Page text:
By Paul Vardy
WE see Covid-19 related lockdowns having a major impact on lives and livelihoods as governments try to contain the spread of the virus.
Amongst golf clubs and facilities, an ever-changing patchwork of rule changes in a climate of strong demand for golf, is causing a level of frustration.
Rules, such as allowing golf in twos, for those within 5kms or 10kms travel zones, whilst better than no golf at all in other locations, creates a visible form of haves and have-nots amongst members.
Whilst most members can see the greater context and know this will pass, there are plenty of reported cases of members taking out their frustrations on the board, management or staff.
Whether the club’s administrators agree with the government mandates or not is of little consequence. A club administration carries the ultimate responsibilities and so must comply.
Holding steady amongst the challenges is important.
Churning out or burning out people involved in running the show is not only personally damaging but it serves no purpose in the current climate.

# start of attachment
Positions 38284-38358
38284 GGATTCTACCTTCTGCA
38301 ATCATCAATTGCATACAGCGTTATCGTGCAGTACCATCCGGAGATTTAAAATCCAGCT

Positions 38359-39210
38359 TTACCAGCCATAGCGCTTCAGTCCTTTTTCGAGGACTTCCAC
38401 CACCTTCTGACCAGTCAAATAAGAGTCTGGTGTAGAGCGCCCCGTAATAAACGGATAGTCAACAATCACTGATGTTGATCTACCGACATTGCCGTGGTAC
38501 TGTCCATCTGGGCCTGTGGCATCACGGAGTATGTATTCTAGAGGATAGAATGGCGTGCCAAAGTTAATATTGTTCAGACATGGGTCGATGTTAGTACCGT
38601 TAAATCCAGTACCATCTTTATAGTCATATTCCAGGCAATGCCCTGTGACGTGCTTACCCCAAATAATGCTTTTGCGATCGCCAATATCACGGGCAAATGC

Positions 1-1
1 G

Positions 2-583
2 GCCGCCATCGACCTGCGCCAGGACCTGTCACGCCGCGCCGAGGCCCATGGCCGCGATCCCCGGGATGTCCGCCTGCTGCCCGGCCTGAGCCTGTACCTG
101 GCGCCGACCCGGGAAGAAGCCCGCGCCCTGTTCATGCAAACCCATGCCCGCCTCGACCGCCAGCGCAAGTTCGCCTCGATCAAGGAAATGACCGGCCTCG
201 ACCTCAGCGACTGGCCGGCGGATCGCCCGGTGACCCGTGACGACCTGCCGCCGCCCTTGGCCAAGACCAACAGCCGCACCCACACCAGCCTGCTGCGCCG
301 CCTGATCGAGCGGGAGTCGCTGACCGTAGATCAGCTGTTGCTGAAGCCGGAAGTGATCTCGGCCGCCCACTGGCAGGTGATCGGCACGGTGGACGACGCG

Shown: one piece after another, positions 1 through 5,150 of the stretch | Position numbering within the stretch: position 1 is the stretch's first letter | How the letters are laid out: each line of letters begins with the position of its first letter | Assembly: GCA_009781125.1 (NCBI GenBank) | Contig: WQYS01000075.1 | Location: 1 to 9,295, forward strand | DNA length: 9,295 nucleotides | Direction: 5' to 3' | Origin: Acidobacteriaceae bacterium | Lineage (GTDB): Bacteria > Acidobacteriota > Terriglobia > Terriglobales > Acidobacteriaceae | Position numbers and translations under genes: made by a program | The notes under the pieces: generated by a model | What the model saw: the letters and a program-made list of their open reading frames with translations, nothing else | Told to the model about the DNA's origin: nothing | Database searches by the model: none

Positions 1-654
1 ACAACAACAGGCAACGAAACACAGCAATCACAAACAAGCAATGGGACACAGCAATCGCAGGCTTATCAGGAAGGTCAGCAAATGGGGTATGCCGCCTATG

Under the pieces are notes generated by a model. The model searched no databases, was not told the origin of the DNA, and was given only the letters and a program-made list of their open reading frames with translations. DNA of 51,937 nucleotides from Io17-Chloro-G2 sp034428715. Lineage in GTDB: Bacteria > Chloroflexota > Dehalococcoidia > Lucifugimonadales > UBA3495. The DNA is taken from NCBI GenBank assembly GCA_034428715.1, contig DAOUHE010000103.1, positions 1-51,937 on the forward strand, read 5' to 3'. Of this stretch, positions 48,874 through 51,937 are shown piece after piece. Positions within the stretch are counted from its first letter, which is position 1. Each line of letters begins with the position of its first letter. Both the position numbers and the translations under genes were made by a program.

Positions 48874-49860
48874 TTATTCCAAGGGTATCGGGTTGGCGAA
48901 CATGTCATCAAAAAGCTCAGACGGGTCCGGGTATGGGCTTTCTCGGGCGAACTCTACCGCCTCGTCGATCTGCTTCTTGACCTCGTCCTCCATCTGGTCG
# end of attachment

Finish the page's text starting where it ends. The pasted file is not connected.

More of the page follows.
Volunteer boards are doing their best in unprecedented times.
Managers are on constant stand-by for changes, knowing they must minimise costs while holding on to their staff in order to be ready for the times ahead.
Goodwill and support has to be the order of the day so that member services are ready to resume at short notice.
There are things in our favour. With the spring growing season just around the corner, we can expect nature to assist in bringing courses back to good condition.
The extra daylight will ease the pressure on tee times and the warmth will offer outdoor options.
But expectations will need to be in check.
Clubs that typically top-up with qualified seasonal course workers will be doing without this season.
On the hospitality front, it’s a similar tale with a shortage of qualified and unqualified staff.
The hospitality industry has been rocked with workers leaving in their thousands due to uncertainty related to capacity restrictions, lockdowns and venue closures.
In the US, a study released in July suggests a third will never return.
The huge exodus of 457 visa workers in various employments in 2020 left Australia high and dry and now we can’t get them back.
It’s important to hold on to the talent in the club.
So the simple message is, despite the current challenges it’s important for clubs to be prepared for a resumption of services.
Golf clubs can be a haven away from the troubles of the world but support and a little extra patience will be needed along the way – and in this everyone can play their part.